1) North Korea in anger over a slap in the face by UN
Just hours after the UN Security Council’s unanimous decision to sanction North Korea over a rocket launch in Dec, North Korea vowed to boost its nuclear program. North Korea said there will be no more denuclearization talks “due to the U.S.’s worsening hostility toward North Korea.” North Korea also lashed at China for its agreement on the UN sanction by saying “ Big counties had been pressured by the U.S. and relinquished basic principles that must be protected.” It has threatened “strong physical countermeasures” against South Korea if Seoul directly takes part in the sanctions. A report from Johns Hopkins University said North Korea’s third, Kim Jong-un’s first, nuclear test is imminent.
If we think the world would be much safer without Kim Jong-un, we might be wrong. Just look at what is happening in Egypt after almighty Hosni Mubarak gone. Kim, 28, got educated in Swiss with good understanding of democracy and capitalism. The world leaders need to give Kim a firm assurance that he wouldn’t be another Nicolae Ceausescu of Romania even if North Korea opens to the world.
2) More babies born in Korea
According to the government report, Korea’s fertility rate jumped up to 1.3 children per woman last year, the first time Korea to have reached the level in 11 years. The 1.3 mark is important as that level is deemed in the “lowest-of-low fertility” category. From Jan to Nov last year, 450,600 babies were born, 3 percent up from the same period. The government warned that Korea will become a super-aged society by 2026, in which people aged 65 or over account for 20% of total population if the current rate of low fertility continues.
While the government incentives were the main reasons for the fertility rebound last year, another key reason was that 2012 was the year of “Black Dragon” which comes every 60 years. Koreans believe that the babies born in “Black Dragon” would have more fortunes in their life. Hard to believe? The marriage increased over 8% in Jan and Feb in 2012 over the same period in 2011, but got reduced to -8.3 percent in May, and kept declining throughout the rest of 2012 except for Jul and Oct.
1) Glass ceiling in government remains thick
According to public information site, Alio(www.alio.go.kr), only 9.1% or 272 executives out of 2,993 state-run institutions are women. Only 16 of 288 public institutions had female chief executive officers, and 149 had no female executives. The worst was the Financial Services Commission, which had only 1 female executive out of 109, less than 1%. . The best was Korea Childcare Promotion Institute where 66.7 percent of the executives were women. Both ruling and opposition parties have jointly proposed a bill to raise the ratio of female executives to 15 percent in public institutions in three years and to 30 percent in five years.
If it is the glass ceiling in the government institutions, it is 10 inch thick steel plates in private companies as there are probably more female commanders in Al Qaeda than female executives in Korean private companies. There were three females out of 124 colleagues who joined Hyundai together with me on Dec 1, 1986. Two were assigned to the R&D design center where they sketch future models, and one to finance team. All of the three left the company within three years.
2) K-Swiss to be bought by E.Land
Korea’s E.Land agreed to pay $170 million for K-Swiss to add the U.S. athletic shoemaker’s brands to its portfolio. The K-Swiss stockholder will receive $4.75 per share, 49% more than closing price on the NASDAQ. K-Swiss was not good financially as the revenue in the 12 months through September was $231M, compared with $508M in 2005. Net losses from 2009, 2010, and 2011 totaled more than $160M. E.Land’s business “will provide K-Swiss with the resources and scale to return to its former performance levels,” said Steven Nichols, President of K-Swiss.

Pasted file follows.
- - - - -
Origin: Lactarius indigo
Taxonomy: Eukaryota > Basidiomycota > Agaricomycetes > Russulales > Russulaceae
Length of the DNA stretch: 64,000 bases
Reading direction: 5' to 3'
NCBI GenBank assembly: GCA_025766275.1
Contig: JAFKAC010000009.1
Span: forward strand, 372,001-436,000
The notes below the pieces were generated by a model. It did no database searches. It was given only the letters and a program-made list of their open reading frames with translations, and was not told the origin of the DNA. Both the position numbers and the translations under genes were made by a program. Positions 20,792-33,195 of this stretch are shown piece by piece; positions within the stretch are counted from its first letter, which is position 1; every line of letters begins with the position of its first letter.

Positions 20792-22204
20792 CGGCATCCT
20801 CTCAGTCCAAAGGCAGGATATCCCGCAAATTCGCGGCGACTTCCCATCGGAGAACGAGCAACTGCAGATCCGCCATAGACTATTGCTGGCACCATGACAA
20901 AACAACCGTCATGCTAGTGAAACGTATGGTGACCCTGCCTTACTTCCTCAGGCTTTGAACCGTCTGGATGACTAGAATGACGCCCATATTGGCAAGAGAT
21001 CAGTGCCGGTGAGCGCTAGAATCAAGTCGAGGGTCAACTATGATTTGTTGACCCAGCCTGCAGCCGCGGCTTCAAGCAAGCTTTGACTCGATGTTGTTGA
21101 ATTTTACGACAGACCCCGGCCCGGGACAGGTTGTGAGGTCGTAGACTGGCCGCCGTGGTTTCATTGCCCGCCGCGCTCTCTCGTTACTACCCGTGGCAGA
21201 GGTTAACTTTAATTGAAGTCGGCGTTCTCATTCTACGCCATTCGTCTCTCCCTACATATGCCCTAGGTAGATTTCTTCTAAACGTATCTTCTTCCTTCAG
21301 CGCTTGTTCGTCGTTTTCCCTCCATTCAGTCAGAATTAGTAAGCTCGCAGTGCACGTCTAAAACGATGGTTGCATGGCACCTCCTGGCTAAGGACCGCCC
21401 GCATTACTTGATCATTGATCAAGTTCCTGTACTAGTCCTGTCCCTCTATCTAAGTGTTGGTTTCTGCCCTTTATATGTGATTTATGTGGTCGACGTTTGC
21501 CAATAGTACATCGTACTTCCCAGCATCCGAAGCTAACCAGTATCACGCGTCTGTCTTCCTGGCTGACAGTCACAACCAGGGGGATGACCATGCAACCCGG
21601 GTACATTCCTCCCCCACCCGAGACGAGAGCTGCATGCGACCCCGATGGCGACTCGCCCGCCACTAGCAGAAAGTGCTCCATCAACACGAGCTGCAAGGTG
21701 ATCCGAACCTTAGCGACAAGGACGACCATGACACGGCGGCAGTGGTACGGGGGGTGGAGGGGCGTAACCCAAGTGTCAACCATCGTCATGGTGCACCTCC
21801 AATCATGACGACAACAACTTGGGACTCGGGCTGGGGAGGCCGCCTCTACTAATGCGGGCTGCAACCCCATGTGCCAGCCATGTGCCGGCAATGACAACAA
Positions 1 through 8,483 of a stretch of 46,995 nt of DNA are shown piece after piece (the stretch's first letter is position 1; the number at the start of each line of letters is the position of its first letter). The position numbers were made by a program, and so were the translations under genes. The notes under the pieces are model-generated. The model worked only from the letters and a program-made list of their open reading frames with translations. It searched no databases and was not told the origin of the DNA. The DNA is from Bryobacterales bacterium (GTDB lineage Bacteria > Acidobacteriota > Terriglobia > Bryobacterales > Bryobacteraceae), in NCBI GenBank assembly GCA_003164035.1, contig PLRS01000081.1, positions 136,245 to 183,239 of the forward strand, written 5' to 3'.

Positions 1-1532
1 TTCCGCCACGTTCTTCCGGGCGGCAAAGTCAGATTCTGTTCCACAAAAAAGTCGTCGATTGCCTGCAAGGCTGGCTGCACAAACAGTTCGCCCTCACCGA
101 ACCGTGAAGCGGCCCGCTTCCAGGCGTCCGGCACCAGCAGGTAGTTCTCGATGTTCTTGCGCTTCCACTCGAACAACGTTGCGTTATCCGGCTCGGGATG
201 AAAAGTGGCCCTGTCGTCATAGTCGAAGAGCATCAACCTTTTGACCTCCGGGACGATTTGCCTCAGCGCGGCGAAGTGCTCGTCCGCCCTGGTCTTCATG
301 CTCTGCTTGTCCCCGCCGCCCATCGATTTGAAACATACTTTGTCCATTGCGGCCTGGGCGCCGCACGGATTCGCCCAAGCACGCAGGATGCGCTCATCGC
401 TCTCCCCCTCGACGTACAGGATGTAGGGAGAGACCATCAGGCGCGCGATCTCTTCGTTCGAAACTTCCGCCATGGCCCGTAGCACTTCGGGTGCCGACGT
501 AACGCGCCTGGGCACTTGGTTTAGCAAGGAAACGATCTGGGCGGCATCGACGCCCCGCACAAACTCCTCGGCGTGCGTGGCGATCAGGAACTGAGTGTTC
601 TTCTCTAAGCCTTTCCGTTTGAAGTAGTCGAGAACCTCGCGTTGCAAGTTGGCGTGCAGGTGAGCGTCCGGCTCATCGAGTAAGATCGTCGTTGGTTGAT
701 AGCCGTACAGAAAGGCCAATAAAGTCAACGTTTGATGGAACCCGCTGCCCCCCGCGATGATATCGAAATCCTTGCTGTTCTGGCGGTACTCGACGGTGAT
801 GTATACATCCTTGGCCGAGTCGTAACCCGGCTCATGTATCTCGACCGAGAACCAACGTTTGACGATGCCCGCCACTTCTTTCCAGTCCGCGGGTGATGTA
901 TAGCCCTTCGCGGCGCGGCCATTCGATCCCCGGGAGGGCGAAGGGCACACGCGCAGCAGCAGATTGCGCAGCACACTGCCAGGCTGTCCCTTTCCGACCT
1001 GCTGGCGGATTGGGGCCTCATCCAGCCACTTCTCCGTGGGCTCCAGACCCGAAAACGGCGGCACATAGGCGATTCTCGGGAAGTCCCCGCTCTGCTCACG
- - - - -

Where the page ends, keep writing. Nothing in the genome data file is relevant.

E.Land was established in 1980 by Mr.Sungsoo Park who opened a small clothing store in front of Ehwa Women’s University in Seoul at the age of 28. Mr.Park has grown the company over 10 trillion won($9.5 billion) in sales in 2012. A devout Christian, Mr.Park’s success comes from his deep belief in God, and his frugality. He drives his own Kia Carnival (Sedona in the U.S.), brings his own lunch box, flies in economy class, and stays in a cheap motel when in business trip. To save hotel cost further, Mr.Park makes his employees stay in one room together, rather than two or three.
3. Auto Industry
1) Leave me alone, damn politicians!
Ssanyong Motors, Korea’s 5th largest automaker which went bankruptcy in 2009 then got bought by India’s Mahindra in 2011, is urging the main opposition party and outside activist groups to stop meddling in the labor disputes, arguing that such interference only makes the matters worse. Ssangyong union also issued a statement opposing the legislative investigation over the layoff of workers at the time of bankruptcy, saying that could jeopardize its corporate image and operations. The union said “Ssangyong’s revival depends on new investment and improved sales, but if politicians beat and shake the company, we all die.” The opposition Democratic United Party is still pushing for the legislative investigation, urging president elect Park Geun-hye from the ruling party to agree to the investigation.
Both Ssangyong management and union are preaching the politicians to leave them alone. A husband named Joseph was probably shocked when his wife Mary delivered a baby called Jesus not from his own blood, but Joseph was O.K with it. Over two thousand years have passed since. Why do still people keep talking and arguing about Mary having a baby, when her own husband Joseph had no problem with it?